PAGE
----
Tuesday, 7 January 2014

Snowshoeing Holidays and Day Hikes in Spain’s Sierra Nevada Mountains

Snowshoeing Holidays and Day Hikes in Spain’s Sierra Nevada Mountains

Although this is Southern Spain and close to the Mediterranean and Africa, The Sierra Nevada boasts Europe’s most southerly ski resort and mainland Spain’s highest mountain, Mulhacen 3482m above sea level. As an indication, the ski season usually starts here at the end of November and finishes in May with a celebration of skiing in the morning and swimming in the sea in the afternoon! However there are sometimes during the season when the snow starts to get a bit thin though we can usually find somewhere to snowshoe.

In the forest above Capileira

The joy of exploring the Sierra Nevada on snowshoes is that the area is mainly undeveloped, so unlike alpine ski resorts you can get a real feel of wilderness away from crowds, ski lifts and prepared snow slopes. Our snowshoeing days start from one of the pretty high villages (usually with coffee) before heading up dirt track roads as high as possible into the snow. Occasionally we have to walk a bit before putting on snowshoes but often we can snowshoe from the car.

Our routes usually start up through the forests before gaining the open slopes above the tree line. On the majority of days we enjoy blue skies and sunshine which is a distinct advantage over the traditional alpine resorts, though if the weather is poor we can always walk the spectacular paths in the Alpujarra (the lower southern slopes of the Sierra Nevada).

On our snowshoeing holidays we like to spend a night up at the Poqueira Refuge (2500m) which although bunk accommodation has a good dining room, bar and made all the better by the log fire.

Views of Mulhacen on the way to The Poqueira Refuge

Perfect snow and blue sky!

Snowshoeing is a little more strenuous than normal walking, but we are often walking over terrain where it would be impossible to walk without either snow shoes or touring skis. That said the normal snowshoeing day is around 10am until 4pm though shorter if conditions dictate.

In short, snowshoeing is good fun; sociable and takes you to places not normally visited in the winter months. The owners of Mountain House Holidays, Mike and Jane are all International Mountain Leaders, the qualification recognized in Spain (and internationally) for being a snowshoeing Guide.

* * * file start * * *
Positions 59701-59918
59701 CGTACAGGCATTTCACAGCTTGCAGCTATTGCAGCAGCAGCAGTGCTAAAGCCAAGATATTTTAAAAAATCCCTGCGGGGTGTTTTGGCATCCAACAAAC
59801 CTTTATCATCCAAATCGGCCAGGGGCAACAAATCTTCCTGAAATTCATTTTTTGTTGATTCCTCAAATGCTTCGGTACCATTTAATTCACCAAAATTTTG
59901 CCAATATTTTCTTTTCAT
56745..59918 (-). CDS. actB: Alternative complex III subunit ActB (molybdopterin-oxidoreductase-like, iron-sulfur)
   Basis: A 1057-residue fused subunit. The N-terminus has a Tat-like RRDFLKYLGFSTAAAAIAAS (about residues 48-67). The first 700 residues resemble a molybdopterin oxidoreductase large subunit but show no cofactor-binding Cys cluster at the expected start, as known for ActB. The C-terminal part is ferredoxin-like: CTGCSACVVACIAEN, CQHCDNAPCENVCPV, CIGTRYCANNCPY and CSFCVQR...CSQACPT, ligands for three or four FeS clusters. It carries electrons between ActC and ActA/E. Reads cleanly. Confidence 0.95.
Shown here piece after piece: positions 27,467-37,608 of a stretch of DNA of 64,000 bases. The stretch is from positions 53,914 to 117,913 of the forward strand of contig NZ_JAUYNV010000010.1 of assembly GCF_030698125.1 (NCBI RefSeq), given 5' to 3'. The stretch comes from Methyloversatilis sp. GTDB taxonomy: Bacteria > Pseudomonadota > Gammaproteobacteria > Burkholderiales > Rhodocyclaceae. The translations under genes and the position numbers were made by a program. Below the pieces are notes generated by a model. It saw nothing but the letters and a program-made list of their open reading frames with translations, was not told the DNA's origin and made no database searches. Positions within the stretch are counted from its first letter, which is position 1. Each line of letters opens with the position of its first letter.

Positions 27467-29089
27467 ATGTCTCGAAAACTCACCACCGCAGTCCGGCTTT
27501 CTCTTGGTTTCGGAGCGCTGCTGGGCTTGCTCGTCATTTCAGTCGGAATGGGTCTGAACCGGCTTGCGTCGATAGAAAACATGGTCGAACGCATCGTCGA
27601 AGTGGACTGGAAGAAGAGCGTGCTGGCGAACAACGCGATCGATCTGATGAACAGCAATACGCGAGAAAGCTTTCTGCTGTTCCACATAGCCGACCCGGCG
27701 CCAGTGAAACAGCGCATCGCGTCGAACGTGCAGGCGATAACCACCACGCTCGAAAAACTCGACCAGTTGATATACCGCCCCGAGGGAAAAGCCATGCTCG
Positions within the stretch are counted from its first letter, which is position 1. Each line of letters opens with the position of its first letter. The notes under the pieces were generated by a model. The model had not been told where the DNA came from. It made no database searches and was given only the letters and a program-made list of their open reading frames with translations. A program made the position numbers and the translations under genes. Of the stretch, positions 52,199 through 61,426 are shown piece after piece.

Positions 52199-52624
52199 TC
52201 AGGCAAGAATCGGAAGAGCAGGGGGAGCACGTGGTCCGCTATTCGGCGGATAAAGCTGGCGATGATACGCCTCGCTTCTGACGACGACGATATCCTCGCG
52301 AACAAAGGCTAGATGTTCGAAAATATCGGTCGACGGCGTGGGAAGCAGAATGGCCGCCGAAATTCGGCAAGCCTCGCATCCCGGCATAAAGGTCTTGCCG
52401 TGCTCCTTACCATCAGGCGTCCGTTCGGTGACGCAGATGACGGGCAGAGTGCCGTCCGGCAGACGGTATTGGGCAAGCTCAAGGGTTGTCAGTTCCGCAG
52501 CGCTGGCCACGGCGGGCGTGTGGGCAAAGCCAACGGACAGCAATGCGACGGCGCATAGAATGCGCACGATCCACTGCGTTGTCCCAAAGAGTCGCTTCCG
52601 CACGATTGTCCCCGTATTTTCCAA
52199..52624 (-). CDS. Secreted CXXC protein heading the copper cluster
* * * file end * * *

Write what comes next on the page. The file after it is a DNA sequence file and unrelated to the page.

In addition to their guided snowshoeing holiday, Mountain House Holidays are offering guided snowshoe hikes in the Sierra Nevada from 
50 Euro’s per person including the hire of snowshoes.

Monday, 6 January 2014

Bird Watching in The Alpujarra

Bird Watching in The Alpujarra

This years grape harvest was poor in The Alpujarra with many bunches of grapes shriveling up or bunches with only 5 or 6 grapes. As a consequence, many of the “frugal” bunches were left unpicked awaiting our annual pruning session in mid December.  This coupled with a long, hotter than normal Autumn meant that not only did we have the normal birds hanging around, but that we even had a surprise visitor that we have not seen in the 11 years we have been here. A Sardinian Warbler which spent a lot of time feeding on the unpicked grapes. Even when we did finally prune the vines, we left the grapes dangling and were rewarded visitations from Robins and Blue Tits in addition to the Sardinian Warbler.

Sardinian Warbler feeding on grapes at Finca Montaña

Our House, Finca Montaña is 1300m above sea level and it can get quite cool up here in the late autumn and winter. Snow doesn’t usually last more than 3 days as it’s always warm when the sun is out. However the night time temperature does often get down to around -8 degrees centigrade. That said our winter resident birds include: Golden Eagles, Griffon Vultures, Kestrels, Larks (crested and Sky), Black Eared Wheatears, Black Caps, Stone Chats, Robins, Blue Tits, Jays, Magpies and Ravens. A little above us (in the Juniper) we have Ring Ouzels (from around 2100m). But never before a Sardinian Warbler.

We are now planning to leave bunches of grapes every year in the hope of attracting more birds.

Black-eared Wheatear at Finca Montaña

In Summer the list of birds to be seen expands dramatically to include Egyptian Vulture's, Hoopoe's, Bee Eaters and various swifts and Swallows to name a few. 

Higher up on the mountain tops we are rewarded with Alpine Accentors which are remarkably tame on the summit of Mulhacen 3482 (mainland Spain’s highest mountain) where they have got used to being amongst people and feeding off the crumbs and remnants of sandwiches.

Alpine Accentor on Mulhacen
Spring is a good time to visit with both the migratory birds passing through and the summer visitors arriving. Finca Montaña is ideally placed for bird watching, situated very remote, in its own 5 acres of grounds but surrounded by mostly undeveloped natural mountain side and a few small holdings still mainly farmed in a traditional way.

Mike and Jane who own Finca Montaña provide a full board package from £30 per night.  As qualified International Mountain Leaders they also offer guided walks and treks in The Alpujarra and Sierra Nevada.